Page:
The specific new features that enable this are named External Content Types and External Lists. These two new features fall into the overall category of the new Business Connectivity Services feature-set of SharePoint 2010.

The way this works is that you can now create (using SharePoint Designer 2010 or Visual Studio 2010) External Content Types which are really just a definition of an external database table (or web service). Once an External Content Type is defined for the external database table, an External List can be created (using the SharePoint 2010 browser UI, SharePoint Designer 2010 or Visual Studio 2010). The External List behaves just like any first-class List in SharePoint 2010. Anything you can do with a native List in SharePoint 2010 (workflows, permissions, views, etc.) can be done with External Lists.

But, the data that is displayed and stored for an External List is not stored in the SharePoint 2010 content database. The data in the External Lists lives in the external database table – and, only there. Therefore, if it is updated by a non-SharePoint application (think an ERP system or CRM system for instance), the data that is displayed in the SharePoint External List will update immediately.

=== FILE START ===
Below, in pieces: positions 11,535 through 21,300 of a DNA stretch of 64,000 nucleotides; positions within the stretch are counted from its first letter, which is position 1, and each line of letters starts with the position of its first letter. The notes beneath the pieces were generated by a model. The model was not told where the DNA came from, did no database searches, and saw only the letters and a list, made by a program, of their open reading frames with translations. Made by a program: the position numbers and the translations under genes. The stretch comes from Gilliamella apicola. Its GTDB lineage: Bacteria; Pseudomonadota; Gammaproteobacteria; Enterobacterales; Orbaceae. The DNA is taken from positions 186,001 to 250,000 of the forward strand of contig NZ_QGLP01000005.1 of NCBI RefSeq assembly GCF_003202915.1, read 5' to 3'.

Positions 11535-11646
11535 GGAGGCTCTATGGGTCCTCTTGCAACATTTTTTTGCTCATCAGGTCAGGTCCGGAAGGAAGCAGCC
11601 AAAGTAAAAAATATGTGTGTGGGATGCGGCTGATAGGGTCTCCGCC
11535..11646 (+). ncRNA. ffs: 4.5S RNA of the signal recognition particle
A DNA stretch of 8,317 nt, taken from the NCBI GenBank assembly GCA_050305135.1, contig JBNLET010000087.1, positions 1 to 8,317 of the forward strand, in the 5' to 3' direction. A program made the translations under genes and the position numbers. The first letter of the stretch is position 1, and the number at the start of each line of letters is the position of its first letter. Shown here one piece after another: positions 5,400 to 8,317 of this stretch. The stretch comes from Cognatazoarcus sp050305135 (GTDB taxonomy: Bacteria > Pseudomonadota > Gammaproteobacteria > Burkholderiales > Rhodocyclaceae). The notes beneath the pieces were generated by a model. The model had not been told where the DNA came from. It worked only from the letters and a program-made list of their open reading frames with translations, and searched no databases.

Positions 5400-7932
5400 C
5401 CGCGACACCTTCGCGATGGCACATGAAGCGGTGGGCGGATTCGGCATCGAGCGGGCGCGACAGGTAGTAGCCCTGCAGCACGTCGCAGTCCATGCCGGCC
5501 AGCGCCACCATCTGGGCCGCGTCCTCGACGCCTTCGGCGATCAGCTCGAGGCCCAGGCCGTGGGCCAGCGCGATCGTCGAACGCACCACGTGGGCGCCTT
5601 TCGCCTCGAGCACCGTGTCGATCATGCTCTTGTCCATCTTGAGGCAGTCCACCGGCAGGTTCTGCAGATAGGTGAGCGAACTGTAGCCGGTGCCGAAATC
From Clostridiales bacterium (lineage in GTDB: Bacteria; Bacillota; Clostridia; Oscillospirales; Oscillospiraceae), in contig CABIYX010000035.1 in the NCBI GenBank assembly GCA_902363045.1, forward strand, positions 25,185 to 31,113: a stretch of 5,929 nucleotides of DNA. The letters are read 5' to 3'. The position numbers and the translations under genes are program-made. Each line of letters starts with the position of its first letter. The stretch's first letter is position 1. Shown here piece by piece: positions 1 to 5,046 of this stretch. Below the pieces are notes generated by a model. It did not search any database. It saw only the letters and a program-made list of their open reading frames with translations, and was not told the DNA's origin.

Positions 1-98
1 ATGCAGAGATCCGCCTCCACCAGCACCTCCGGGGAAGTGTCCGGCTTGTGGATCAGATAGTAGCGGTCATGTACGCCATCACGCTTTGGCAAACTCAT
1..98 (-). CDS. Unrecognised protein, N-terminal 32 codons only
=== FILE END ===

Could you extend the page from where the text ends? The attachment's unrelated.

This is totally different from the way the MOSS 2007 Business Data Catalog worked. In the MOSS 2007 BDC, the business data brought into SharePoint was stored in a List column(s) in the SharePoint Content Database. So, if the data changed in the external database, the values in the corresponding SharePoint List did not get updated immediately.

Futhermore, in the MOSS 2007 BDC it was not really possible to update data in the external database from within SharePoint. With External Content Types and External Lists in SharePoint 2010, all of that has changed. If you change a value of a column in a SharePoint 2010 External List, the new value is immediately written to the external database.

The last, but certainly not the least, important announcement is that External Content Types and External Lists are “baked-in” to SharePoint 2010 Foundation (the new name for WSS 4.0). This means that all of this goodness is now available to any organization that chooses to use SharePoint 2010, regardless of whether you are using a free or premium version of SharePoint.